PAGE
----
Published April 09. 2014 6:00PM Updated April 10. 2014 2:44PM
Storrs — Another day, another national championship celebration.
Amid the kind of reverie that could probably never get old, the University of Connecticut welcomed home its women’s basketball team late Wednesday afternoon, saluting a squad that the night before had secured a perfect season and the program’s ninth national title with a 79-58 rout of Notre Dame.
It had been 24 hours since the UConn community had feted a newly minted national champion.
“All around the country, people understand that this is the center of the universe of college basketball,” Warde Manuel, the school’s athletic director, told a crowd gathered on Fairfield Way Plaza, an expanse framed by the Student Union, the School of Business and Gampel Pavilion.
On Tuesday, UConn’s men’s basketball team had returned home from Arlington, Texas, having claimed the program’s fourth national championship the previous night with a 60-54 win over Kentucky.
“When we watched the guys play Saturday night (in a semifinal game), we knew after they won that something special was happening,” Geno Auriemma, the women’s coach, said. “When we won Sunday (also a semifinal), I was nervous. But when they won Monday, it was like it was destiny.
“We were supposed to do this.”
In winning men’s and women’s championships in the same season, UConn duplicated a feat it achieved in 2004.
Stefanie Dolson and Bria Hartley, the two seniors on the women’s team, struggled to keep their emotions in check as they described the admiration and pride they felt for their teammates, their school and their much-traveled fans.
“Four years ago, I came here for the feeling I got on this campus,” Dolson said. “It’s been an honor to play for you.”
Hartley recalled coming off the court near the end of the team’s thrashing of Notre Dame. Auriemma locked her in a long embrace, as he had Dolson.
“It was the best moment of my career,” Hartley said.
With a victory parade and rally scheduled for both teams Sunday in Hartford, the celebrating has only just begun.
“It’s been madness,” Michael Seftner, a UConn sophomore from New Fairfield, said while waiting for the women’s team to arrive. “People are in the trees.”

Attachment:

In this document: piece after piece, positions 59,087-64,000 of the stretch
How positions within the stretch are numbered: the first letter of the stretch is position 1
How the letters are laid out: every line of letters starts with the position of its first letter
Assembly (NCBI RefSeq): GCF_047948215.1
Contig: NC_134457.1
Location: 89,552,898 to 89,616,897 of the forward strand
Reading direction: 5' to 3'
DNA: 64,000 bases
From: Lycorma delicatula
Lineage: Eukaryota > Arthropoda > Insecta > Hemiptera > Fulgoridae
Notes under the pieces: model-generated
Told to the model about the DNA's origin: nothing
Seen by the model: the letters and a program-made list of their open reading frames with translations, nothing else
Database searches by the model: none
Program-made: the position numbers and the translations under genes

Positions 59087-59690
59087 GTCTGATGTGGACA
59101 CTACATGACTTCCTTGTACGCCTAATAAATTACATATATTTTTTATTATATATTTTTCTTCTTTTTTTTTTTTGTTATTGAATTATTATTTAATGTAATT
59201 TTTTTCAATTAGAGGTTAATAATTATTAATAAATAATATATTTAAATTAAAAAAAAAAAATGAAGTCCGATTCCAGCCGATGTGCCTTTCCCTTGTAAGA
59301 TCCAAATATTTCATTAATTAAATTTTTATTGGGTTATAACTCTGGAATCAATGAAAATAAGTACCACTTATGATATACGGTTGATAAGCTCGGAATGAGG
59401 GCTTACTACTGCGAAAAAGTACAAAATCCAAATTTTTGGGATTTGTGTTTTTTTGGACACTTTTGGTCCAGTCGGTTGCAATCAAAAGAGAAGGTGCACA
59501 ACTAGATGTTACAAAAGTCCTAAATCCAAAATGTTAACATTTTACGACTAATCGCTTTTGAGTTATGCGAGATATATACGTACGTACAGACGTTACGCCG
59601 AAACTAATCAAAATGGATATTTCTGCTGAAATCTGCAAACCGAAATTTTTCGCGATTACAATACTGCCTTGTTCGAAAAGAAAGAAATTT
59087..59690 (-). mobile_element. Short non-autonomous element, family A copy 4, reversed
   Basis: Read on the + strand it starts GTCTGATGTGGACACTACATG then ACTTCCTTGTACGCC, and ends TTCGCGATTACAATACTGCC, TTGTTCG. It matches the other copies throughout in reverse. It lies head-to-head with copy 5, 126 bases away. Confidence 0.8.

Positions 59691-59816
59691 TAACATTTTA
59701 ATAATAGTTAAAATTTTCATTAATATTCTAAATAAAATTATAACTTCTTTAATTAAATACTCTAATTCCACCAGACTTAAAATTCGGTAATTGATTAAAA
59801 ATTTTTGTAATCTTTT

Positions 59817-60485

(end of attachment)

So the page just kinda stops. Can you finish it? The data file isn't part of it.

His twin brother, Matthew, said Tuesday’s rally for the men’s team, followed by the women’s success hours later, had united the campus. While the men’s victory had occasioned some celebratory property damage following the game, the aftermath of the women’s victory had been more subdued, the brothers agreed.
“We love our basketball here,” Matthew Seftner said.
Stephanie Ho, a freshman from Woburn, Mass., said she’s never felt so much school spirit — anywhere.
“The women are crazy — no one can stay with them,” said Kayla Sgarlata, an Ellington freshman who was merely stating fact.
Joanne and Ralph Cimino of Litchfield, perhaps representative of the UConn women’s loyal, nonstudent fan base, said they traveled 90 minutes to attend the team’s homecoming.
“We’re from the other boondocks,” Joanne Cimino quipped. “This is one of the few times we get to see them. It’s hard to get tickets to the games.”
Tim Tolokan, a longtime member of UConn’s athletic administration, can remember when that wasn’t always the case.
Tolokan, now a part-time special assistant to the athletic director and curator of UConn’s sports museum, marveled at how far and how fast UConn’s basketball programs have come.
“It all started with the men winning the NIT (National Invitation Tournament) in ’88,” he said. “What’s happened since is unbelievable.”
In 1995, Tolokan added, the UConn women went 35-0 and won the first of Auriemma’s nine national championships, while the men advanced deep into the NCAA tournament before losing to UCLA.
“Three weeks later,” he said, “the legislature approved UConn 2000, a $1 billion project that started to transform this university.”
On the basketball court, at least, the transformation’s complete.